Additionally, discrimination in health care was assessed using one item from a six-item scale assessing everyday experiences of discrimination. Future research intended to replicate or expand upon these findings should consider using validated scales measuring health care discrimination36 to better assess reported discrimination in this setting. The current paper employed an individual-level analysis. Multi-level studies evaluating regional or hospital-level variation in reported discrimination may be valuable as well. New cohorts were also added every 6 years, with a new cohort added in 2010. Although we used restrictions in each case to maintain the same age range and applied weighting to achieve a nationally representative sample for people of that age group, it is nonetheless possible that some observed fluctuations in the reports of discrimination were due to the addition of a new cohort. This may be one explanation for the larger drop in reports of discrimination among Blacks from 2008 to 2010 and slower declines in 2010–2014, although we saw no such change for Whites or Hispanics. The restriction to participants who were informed by their doctor that they had hypertension, diabetes, cancer, lung disease, heart conditions, or stroke may have excluded participants who had these chronic conditions but were unaware of their status due to low health care utilization. The current analyses also did not account for selective mortality, because we wished to describe trends only among living patients.

To our knowledge, there is no previous literature on national trends in reports of discrimination in health care among adult patients with chronic conditions, who may have more continuous interactions with the health care system. Previous studies have tended to examine discrimination in localized settings using select patient samples.23 , 37 39 A prior study utilizing data from HRS examined discrimination in the health care setting in 2008 only.40 Our finding that reports of discrimination are common, especially for Blacks, is consistent with prior literature.22 24 These results, along with previous findings, highlight the pervasiveness of patient-reported discrimination in the health care setting. Patients with chronic conditions rather than acute medical issues require more routine follow-up care, potentially exacerbating health effects associated with patient–provider interactions, where providers may refer to the health care provider or interactions that occur within the health care setting more generally. The focus on patients with major chronic conditions—conditions for which there are effective and appropriate medical management strategies—makes the prevalence of discrimination in health care particularly meaningful.

Our finding that wealth was inversely associated with reports of discrimination in health care among White patients but not Black patients is consistent with prior literature. In previous studies, higher education and income have been positively associated with reports of racial discrimination among African Americans, but for Whites the opposite is true.24 , 25 Studies show that lower-SES groups are more likely to minimize attributions to discrimination, engage in self-blame, and use more passive coping strategies (e.g., denial, suppression) relative to their higher SES counterparts.34 , 41 43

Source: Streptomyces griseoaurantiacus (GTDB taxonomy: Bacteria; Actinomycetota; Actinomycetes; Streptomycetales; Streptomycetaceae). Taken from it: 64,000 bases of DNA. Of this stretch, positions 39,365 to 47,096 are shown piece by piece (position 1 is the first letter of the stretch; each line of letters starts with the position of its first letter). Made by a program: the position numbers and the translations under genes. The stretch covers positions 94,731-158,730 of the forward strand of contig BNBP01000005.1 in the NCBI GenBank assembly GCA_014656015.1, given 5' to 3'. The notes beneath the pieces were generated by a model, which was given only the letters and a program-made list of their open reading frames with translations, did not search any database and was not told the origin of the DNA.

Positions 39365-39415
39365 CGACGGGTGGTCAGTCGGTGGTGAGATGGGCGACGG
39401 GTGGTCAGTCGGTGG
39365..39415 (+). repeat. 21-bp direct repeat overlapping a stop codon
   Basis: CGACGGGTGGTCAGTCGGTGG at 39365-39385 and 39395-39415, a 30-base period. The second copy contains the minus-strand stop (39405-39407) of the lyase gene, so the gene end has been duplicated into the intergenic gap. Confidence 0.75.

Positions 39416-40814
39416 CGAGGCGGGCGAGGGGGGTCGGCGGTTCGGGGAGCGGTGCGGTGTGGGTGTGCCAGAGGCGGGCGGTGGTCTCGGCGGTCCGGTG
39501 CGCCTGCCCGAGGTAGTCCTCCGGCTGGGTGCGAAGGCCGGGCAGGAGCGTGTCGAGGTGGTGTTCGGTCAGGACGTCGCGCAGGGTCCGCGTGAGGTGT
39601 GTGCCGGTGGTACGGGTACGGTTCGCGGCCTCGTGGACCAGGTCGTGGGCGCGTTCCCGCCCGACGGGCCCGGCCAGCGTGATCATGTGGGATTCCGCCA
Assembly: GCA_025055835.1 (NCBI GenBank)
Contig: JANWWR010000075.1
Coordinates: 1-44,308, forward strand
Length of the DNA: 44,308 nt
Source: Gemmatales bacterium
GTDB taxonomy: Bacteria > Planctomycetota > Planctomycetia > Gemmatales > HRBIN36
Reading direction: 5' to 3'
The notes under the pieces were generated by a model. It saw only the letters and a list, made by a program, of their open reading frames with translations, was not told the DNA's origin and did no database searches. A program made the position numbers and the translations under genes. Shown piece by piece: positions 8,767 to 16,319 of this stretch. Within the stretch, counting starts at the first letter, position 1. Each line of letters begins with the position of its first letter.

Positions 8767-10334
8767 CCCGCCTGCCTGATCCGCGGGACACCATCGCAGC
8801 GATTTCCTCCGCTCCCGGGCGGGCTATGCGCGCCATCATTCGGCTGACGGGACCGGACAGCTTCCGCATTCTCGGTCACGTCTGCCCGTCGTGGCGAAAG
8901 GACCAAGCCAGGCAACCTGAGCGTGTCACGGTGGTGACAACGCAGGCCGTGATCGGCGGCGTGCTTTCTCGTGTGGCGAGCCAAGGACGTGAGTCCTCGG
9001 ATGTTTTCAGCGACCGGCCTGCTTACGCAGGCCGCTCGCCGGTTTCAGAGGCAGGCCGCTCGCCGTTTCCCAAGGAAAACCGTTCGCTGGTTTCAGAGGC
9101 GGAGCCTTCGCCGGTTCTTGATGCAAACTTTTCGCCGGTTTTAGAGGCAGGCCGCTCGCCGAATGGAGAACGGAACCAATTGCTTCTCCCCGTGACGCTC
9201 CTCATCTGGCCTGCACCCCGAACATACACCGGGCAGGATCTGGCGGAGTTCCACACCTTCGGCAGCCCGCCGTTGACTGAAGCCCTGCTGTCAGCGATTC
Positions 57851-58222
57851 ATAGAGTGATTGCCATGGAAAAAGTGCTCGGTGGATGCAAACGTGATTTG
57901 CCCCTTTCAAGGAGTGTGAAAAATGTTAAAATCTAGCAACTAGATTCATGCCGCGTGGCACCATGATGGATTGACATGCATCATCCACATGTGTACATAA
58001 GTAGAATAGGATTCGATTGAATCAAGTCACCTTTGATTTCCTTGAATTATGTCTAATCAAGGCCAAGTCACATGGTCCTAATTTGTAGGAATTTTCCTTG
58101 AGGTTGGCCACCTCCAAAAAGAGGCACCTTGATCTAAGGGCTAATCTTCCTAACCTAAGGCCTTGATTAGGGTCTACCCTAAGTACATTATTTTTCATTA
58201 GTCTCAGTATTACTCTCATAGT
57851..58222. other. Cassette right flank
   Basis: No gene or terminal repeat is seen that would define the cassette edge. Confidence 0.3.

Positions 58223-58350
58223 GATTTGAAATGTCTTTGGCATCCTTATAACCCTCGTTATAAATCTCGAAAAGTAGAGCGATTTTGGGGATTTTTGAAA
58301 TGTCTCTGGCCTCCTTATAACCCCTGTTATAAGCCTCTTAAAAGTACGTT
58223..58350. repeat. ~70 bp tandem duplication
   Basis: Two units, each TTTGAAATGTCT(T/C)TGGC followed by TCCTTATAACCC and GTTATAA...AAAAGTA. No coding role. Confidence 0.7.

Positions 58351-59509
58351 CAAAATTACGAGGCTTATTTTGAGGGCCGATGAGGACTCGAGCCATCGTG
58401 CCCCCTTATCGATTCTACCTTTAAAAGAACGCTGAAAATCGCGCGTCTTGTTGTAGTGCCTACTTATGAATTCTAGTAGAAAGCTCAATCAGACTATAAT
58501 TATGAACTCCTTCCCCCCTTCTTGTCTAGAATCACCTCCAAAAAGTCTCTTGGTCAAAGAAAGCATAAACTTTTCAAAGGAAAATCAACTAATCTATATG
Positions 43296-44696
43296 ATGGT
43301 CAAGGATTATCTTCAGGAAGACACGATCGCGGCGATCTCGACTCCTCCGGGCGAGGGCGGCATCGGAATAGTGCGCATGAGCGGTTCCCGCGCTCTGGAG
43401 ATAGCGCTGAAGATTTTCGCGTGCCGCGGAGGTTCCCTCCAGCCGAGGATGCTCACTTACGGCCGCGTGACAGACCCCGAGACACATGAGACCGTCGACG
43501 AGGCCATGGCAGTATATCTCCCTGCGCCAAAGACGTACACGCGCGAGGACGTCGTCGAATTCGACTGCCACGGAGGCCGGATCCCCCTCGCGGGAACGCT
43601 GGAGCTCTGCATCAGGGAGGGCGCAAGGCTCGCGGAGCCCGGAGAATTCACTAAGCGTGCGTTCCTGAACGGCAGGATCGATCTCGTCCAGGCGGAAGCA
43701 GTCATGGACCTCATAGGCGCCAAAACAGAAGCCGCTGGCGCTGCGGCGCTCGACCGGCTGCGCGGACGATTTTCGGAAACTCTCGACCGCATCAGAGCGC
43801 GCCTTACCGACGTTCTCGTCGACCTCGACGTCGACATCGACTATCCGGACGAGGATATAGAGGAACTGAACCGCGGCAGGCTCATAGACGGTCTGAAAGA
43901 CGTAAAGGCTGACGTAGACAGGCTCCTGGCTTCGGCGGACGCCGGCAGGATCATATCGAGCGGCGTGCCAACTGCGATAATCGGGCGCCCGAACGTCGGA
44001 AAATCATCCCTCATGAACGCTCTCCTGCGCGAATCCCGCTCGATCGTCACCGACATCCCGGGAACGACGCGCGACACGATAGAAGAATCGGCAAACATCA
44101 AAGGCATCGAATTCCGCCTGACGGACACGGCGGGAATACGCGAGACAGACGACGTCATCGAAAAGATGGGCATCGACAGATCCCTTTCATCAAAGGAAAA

We aimed to establish a baseline examination of discrimination in the health care setting for older US adults with chronic disease. Providers should be aware that a large fraction of patients will have experienced some form of discrimination in a health care setting, which may impact satisfaction with and utilization of care and patient–provider relationships more broadly. Given the various ways in which discrimination and bias may operate, providers and other staff within health care settings should consider how bias may impact the receipt of care. The current study indicates that reports of discrimination in the health care setting remain common. Continual monitoring of trends is important in order to track changes in reports of discrimination and to determine whether reported discrimination among Blacks continues to decline. Additionally, simply recognizing how common these experiences are for patients may help clinicians provide more appropriate, patient-centered care. Ongoing efforts are needed to eliminate discrimination and to monitor progress toward achieving equity in clinical interactions.

Notes

Funding/Support

Dr. Nguyen’s work was supported by the American Heart Association Western States Affiliate Postdoctoral Fellowship, award number 16POST29660005. The funder had no role in the design and conduct of the study, the data analysis and interpretation, review and approval of the manuscript, or decision to submit the manuscript for publication.

Compliance with Ethical Standards

Conflict of Interest

The authors declare that they do not have a conflict of interest.

Supplementary material

11606_2017_4209_MOESM1_ESM.docx (38 kb)
ESM 1 (DOCX 38 kb)

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Copyright information

© Society of General Internal Medicine 2017

Authors and Affiliations

  • Thu T. Nguyen
    • 1
  • Anusha M. Vable
    • 2
  • M. Maria Glymour
    • 1
    • 3
  • Amani Nuru-Jeter
    • 4
  1. 1.Department of Epidemiology & Biostatistics University of California, San FranciscoSan FranciscoUSA
  2. 2.Center for Primary Care and Outcome Research and Center for Population Health Sciences, Departments of Medicine and of Health Research and PolicyStanford UniversityStanfordUSA
  3. 3.Department of Social and Behavioral SciencesHarvard T.H. Chan School of Public HealthBostonUSA
  4. 4.Divisions of Community Health Sciences and EpidemiologyUniversity of California, BerkeleyBerkeleyUSA